2016-17 student schedules slowly taking shape

Although+the+second+semester+is+just+a+month+old%2C+underclassmen+are+already+in+the+middle+of+finalizing+their+schedules+for+the+2016-17+school+year.
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2016-17 student schedules slowly taking shape

Although the second semester is just a month old, underclassmen are already in the middle of finalizing their schedules for the 2016-17 school year.

Although the second semester is just a month old, underclassmen are already in the middle of finalizing their schedules for the 2016-17 school year.

Jay Schlaegel

Although the second semester is just a month old, underclassmen are already in the middle of finalizing their schedules for the 2016-17 school year.

Jay Schlaegel

Jay Schlaegel

Although the second semester is just a month old, underclassmen are already in the middle of finalizing their schedules for the 2016-17 school year.

Aliza Porter, Guest Contributor

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Schedule cards for the 2016-17 school year have been turned in, but this is not where the process stops in setting up student schedules as there is more to come in preparing for next year’s classes and students.

“The first steps students need to take in getting their schedules ready for next year, is completing out their course request cards for next year,” counselor Ryan Kiefer said. “In conjunction with that, they need to be paying attention to looking at the course catalog to make sure they understand what the prerequisites are and the course description for that class.”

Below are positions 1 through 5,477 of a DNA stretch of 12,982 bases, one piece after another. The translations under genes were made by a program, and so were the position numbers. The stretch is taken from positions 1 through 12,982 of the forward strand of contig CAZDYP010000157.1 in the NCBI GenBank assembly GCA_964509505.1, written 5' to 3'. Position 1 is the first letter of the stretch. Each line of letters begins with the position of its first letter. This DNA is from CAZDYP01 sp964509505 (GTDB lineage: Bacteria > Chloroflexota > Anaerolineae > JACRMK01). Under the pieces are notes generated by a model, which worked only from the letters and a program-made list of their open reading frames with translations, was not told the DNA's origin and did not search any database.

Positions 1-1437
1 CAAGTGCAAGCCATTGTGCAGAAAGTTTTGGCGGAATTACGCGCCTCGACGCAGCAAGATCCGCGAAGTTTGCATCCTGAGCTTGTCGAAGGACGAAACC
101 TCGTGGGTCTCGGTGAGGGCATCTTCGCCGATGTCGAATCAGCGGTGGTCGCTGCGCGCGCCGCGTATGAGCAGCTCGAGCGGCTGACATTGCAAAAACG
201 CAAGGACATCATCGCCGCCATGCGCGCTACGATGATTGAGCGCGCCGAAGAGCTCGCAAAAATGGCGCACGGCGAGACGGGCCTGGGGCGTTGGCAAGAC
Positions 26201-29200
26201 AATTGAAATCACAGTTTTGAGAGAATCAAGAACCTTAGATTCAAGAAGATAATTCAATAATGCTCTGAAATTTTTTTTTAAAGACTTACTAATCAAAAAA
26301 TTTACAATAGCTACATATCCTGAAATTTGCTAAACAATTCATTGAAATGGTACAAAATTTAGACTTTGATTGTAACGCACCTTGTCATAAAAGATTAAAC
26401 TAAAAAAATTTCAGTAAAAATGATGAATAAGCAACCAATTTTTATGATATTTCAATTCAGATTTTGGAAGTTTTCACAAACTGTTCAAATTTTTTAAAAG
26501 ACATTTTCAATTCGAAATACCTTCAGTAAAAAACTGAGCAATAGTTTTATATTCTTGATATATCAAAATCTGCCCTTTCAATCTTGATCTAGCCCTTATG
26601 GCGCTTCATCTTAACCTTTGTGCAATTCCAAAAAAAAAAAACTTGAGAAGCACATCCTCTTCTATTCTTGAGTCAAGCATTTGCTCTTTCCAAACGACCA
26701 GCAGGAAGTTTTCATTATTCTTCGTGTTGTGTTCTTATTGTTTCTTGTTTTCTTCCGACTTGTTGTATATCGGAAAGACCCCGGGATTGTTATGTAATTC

Although turning in schedule cards is a sign that the school year is nearing an end, counselors say students still need to finish the year strong.

“After they turn in their schedule, they just really need to pass their classes to make sure they maintain on schedule and are eligible for their classes that they want in next year,” Kiefer said. “They need to maintain currently.”

Although schedule cards are for next year classes, most changes and due dates occur this year.

“Once they’ve turned them in, if they would like to change it, they will be online around April 1,” Kiefer said. “Students can change them up to April 15. For any elective or alternate course changes, after April 15 students are no longer eligible to make schedule changes, unless they are dropping from Pre-ap/AP to regular or if they are doing a program change, such as dropping athletics or dropping orchestra.”

Although there is no real punishment for turning a schedule card in late, there are a few minor consequences.

“If they turn their cards in late, they run the risk of having their counselor pick all of their classes for next year,” Kiefer said. “I mean it’s imperative that students turn in on time, not only so that they don’t run the risk of having someone else pick their schedule, but also we use that to determine how many sections of each class that we need, how many teachers we need, if we need to hire any teachers for next year. It’s just for the overall planning for the master schedule resources for next year. That’s why we have to have them in so early.”

Although students have to get their schedule cards in early, some students think that they should be given more time to pick their classes for next year.

“I think students should be given more time to fill out their schedule for next year,” freshmen Kynlee Plantz said. “You can think about it all year, but some people don’t do that. They just wait until they get their schedule card and they have to do it really fast.”